The Papal encyclical has inspired many to join The Laudato Si Movement (LSM) of committed lay people, priests, religious, and hopefully bishops. Working with many organizations, they are committed to saving the planet by raising awareness and inspiring action to reduce global warming and CO2 emissions.

“The damage to small countries from floods, typhoons, and drought is immense. It is brought upon them by irresponsible governments that approve coal and oil power stations and are paying oil companies a trillion dollars in subsidies to explore more oil and gas.”

The objectives are “To urge political, business, and social leaders to commit to ambitious climate action to solve this urgent crisis and keep the global temperature increase below 1.5 degrees Celsius (relative to pre-industrial levels). They can be found at

The one group they overlooked to mention by name is the bishops of the world. They must be inspired, motivated, and challenged to act and help save the creation from global warming. Sadly, not all bishops in the USA support Pope Francis’s stand in Laudato Si. According to research by Creighton University in Nebraska, many are silent, and some are misleading about climate change.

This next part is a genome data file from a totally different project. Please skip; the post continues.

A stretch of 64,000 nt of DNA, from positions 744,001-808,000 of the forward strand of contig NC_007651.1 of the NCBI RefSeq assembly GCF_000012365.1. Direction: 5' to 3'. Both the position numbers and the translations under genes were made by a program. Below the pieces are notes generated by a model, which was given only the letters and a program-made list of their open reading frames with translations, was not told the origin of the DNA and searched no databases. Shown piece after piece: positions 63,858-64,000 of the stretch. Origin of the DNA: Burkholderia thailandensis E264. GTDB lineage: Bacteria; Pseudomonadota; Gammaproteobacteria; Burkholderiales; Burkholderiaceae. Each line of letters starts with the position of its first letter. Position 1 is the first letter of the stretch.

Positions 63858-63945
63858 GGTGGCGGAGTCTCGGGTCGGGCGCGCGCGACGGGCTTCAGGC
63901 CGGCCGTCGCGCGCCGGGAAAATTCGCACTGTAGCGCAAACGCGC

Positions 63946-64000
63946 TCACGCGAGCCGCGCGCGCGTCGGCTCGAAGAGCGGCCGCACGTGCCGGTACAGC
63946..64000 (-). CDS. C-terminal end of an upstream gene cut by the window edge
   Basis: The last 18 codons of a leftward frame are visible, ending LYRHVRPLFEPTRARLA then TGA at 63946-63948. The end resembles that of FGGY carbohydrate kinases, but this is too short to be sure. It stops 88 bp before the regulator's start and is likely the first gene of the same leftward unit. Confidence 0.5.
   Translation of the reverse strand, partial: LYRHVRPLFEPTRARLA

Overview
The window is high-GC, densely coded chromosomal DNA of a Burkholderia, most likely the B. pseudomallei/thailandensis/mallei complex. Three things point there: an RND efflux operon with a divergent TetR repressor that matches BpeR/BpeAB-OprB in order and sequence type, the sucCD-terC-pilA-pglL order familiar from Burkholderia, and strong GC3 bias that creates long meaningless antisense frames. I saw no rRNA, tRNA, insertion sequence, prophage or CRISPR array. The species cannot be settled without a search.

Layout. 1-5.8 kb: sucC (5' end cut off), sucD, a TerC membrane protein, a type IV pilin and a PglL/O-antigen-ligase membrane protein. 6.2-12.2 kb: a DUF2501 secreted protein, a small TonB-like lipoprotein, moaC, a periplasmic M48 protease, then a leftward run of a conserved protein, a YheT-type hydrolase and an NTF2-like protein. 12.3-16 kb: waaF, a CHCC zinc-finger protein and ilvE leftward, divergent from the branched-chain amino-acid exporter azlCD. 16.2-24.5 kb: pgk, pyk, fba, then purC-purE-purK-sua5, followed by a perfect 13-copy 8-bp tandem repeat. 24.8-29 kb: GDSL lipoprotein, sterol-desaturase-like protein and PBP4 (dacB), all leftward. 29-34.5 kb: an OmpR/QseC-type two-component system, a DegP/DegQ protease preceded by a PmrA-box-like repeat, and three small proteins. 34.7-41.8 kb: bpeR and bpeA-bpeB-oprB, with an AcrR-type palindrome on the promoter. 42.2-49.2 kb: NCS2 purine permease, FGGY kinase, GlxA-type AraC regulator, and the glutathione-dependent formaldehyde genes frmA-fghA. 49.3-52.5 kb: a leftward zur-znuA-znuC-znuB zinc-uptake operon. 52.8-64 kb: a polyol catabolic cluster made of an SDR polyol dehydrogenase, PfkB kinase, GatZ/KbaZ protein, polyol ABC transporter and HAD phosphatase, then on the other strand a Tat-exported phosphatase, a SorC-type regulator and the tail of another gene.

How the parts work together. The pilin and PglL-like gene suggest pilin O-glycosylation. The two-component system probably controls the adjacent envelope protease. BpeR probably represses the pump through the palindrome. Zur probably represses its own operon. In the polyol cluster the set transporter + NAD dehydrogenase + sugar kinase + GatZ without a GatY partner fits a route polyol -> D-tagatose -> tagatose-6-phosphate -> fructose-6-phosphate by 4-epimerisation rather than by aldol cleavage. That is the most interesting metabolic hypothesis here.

It is a matter of faith, too, as Jesus taught that truth, goodness, love, and action for justice will overcome evil. The willful pollution and causing a climate crisis against the creation are evil. We must act. As St. James said, “Faith without action is dead” (James 2:26). When people act together to do good and help each other, that is faith in action.

If bishops worldwide took up the call of Pope Francis and began their own environmental-changing project in their diocese, planting at least 1,000 tree saplings and caring for them, that would be a great contribution. They could offer a prize for the best effort. They could teach by example and encourage every parish to have its own tree-planting project.

The bishops and priests can roll up their sleeves and get out of the comfort of their palaces, rectories, and cloisters and lead the people in planting trees. It’s a powerful way to teach the Gospel values and inspire and unite a parish. Action for climate justice is a great encouragement to the youth and the next generation so that they will see life-giving forests. If bishops are called leaders, then they should lead by example. In the Philippines, a few brave, courageous bishops have stood for human rights and justice, sacrificed themselves for the poor and exploited, and got arrested and charged. We need many more bishops to build faith, follow the example of Jesus of Nazareth, and courageously take a stand for the environment.

The forests give life, oxygen, water, and protection from storms and landslides. Trees are great absorbers and digesters of CO2. They give off clean, healthy oxygen in return. Planting trees is an action that communities and school children can do together. If the bishops and priests in a diocese were to join them in a tree-planting project, the people would not faint in shock. They would applaud and be inspired to do even more to save the “common home.” This year, instead of buying a cut tree for Christmas, plant one instead.